Credit card dump are unauthorized digital copies of information contained in the magnetic strip of credit card, such as card number or expiration date. This information can be used to create a fake credit card to make purchases. “Credit card dump” is another term used initially. This term is widely recognized by credit card forgeries, identity theft, and cyber crime.
How a Credit Card Dump Works
Credit card dumps can be obtained in several ways. A common method used by hcakers is skimming. According to this method, an illegal card reader that can be hidden in an ATM or a fuel pump, copies the credit card data. Other methods include hacking into the retailer’s network or using malware to infect the point-of-sale or merchant’s device and allow criminals to access the data. Despite security chips and other advanced credit and debit card protection measures, hackers continue to look for new ways to exploit loopholes in electronic financial transactions.
Criminals who obtain credit card dump can use this information alone or sell it to other people online or via social networks. It can be assumed that credit card dump containing US card data sell for between $20 and $80 in the underground economy.
In many cases, consumers may not know that credit card data has been dump. The thief tries to prevent the detection of credit card dumps, as the card holder can easily block the card if it is suspected of being compromised. The first sign of data dump is when the consumer finds a purchase that is not recognized on their credit card statement or when the consumer receives a notification from the retailer that their credit card details may have been stolen.
In many cases, individual consumers are victims, but some criminals are active on a large scale and try to break into the networks of established companies. If they succeed, they may obtain dumps of thousands of credit cards and resell them. The spate of hacking attacks targeting a large number of high-profile retailers shows that it is difficult to stop and probably here to stay.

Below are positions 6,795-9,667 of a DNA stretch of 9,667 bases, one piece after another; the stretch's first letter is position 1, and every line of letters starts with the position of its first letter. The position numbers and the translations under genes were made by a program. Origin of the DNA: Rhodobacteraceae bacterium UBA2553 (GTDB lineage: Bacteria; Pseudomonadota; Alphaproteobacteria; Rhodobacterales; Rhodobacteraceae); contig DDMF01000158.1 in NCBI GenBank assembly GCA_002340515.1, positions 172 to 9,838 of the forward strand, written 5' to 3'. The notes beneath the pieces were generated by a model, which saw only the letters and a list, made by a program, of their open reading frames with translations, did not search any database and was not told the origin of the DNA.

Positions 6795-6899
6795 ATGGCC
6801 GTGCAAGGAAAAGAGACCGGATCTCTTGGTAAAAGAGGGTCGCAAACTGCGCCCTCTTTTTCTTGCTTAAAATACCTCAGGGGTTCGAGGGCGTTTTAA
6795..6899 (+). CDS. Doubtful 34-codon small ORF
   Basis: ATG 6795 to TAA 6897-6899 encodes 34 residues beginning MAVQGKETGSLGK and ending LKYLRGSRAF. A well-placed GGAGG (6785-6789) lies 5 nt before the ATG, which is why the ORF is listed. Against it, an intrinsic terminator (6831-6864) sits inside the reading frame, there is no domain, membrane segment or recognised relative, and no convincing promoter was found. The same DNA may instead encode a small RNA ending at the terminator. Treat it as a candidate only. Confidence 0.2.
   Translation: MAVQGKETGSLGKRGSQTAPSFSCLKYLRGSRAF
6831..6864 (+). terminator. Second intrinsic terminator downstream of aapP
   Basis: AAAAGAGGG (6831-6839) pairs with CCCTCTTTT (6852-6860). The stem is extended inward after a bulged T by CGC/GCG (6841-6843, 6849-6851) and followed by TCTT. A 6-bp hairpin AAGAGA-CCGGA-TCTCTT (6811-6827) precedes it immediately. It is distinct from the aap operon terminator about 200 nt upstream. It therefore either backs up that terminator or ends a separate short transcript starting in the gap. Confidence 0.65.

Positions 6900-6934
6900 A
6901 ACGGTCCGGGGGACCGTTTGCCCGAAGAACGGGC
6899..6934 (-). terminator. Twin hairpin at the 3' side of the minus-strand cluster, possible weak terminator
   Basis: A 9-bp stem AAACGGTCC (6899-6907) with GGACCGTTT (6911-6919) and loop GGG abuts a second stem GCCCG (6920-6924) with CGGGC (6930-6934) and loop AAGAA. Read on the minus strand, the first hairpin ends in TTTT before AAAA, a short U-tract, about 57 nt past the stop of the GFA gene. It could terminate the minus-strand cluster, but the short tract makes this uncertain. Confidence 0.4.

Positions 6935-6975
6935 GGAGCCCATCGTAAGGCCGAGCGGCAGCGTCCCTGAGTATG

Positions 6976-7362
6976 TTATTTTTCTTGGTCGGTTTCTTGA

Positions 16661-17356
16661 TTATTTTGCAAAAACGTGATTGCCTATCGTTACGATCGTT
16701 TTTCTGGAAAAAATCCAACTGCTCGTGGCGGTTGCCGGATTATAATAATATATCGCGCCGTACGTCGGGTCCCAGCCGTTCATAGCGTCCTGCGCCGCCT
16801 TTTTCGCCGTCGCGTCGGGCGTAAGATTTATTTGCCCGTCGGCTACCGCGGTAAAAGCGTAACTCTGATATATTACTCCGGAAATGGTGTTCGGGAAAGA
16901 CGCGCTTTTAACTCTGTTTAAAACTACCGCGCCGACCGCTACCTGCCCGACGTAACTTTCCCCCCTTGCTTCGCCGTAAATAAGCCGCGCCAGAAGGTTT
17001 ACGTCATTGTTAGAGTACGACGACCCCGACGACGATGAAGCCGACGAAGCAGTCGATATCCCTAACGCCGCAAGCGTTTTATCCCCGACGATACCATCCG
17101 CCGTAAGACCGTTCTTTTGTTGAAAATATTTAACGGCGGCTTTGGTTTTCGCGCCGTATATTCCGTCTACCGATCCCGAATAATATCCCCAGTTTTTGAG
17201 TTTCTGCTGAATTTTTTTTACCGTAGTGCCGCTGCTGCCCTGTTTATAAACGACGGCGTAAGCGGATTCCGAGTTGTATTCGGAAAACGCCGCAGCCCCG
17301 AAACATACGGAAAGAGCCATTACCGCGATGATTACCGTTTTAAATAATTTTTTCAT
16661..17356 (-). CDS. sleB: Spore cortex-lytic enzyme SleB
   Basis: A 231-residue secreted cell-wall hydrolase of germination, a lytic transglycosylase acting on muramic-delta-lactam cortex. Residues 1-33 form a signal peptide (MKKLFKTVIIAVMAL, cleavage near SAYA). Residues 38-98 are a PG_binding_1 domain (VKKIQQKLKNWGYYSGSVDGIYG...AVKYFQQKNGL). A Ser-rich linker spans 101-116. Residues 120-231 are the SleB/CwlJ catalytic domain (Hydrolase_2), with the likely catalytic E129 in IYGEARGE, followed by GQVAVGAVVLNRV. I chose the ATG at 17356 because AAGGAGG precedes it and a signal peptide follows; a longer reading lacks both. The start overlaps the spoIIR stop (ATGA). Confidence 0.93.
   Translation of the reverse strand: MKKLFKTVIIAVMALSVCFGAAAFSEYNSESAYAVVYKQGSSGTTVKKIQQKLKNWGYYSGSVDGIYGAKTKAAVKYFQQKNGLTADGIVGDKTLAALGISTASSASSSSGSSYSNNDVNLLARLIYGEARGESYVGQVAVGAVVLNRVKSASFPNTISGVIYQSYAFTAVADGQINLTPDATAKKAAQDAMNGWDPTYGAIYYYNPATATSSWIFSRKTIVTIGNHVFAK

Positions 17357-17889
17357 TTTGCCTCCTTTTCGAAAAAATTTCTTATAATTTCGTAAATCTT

Protect Yourself from Credit Card Deposits
- Consumers need to rely on retailers to practice safe cyber-security, but at least some precautions can reduce the chances of being a victim of credit card dumps as follows:
- Pay attention to how and where your credit card information is shared.
- Do not leave out of your sight, your credit cards in stores or restaurants.
- Check ATM’s, fuel pumps, and other machines that use cards that looks suspicious, such as added devices.
Check frequently on your credit card statement for unknown transactions, including the smaller ones, and alert the card company about your credit card if anything is found. Remember that criminals often test the validity of credit cards by making small purchases and may escape detection.
EMV Enabled Credit Cards
EMV chip credit cards are those which the credit card industry strives to combat information about credit cards. If you use a chip, your credit card information is encrypted and less likely to be hacked. The credit card information remains stored on the magnetic strip but it is still at risk each time you swipe your credit card in a location where no chip reader is installed or activated.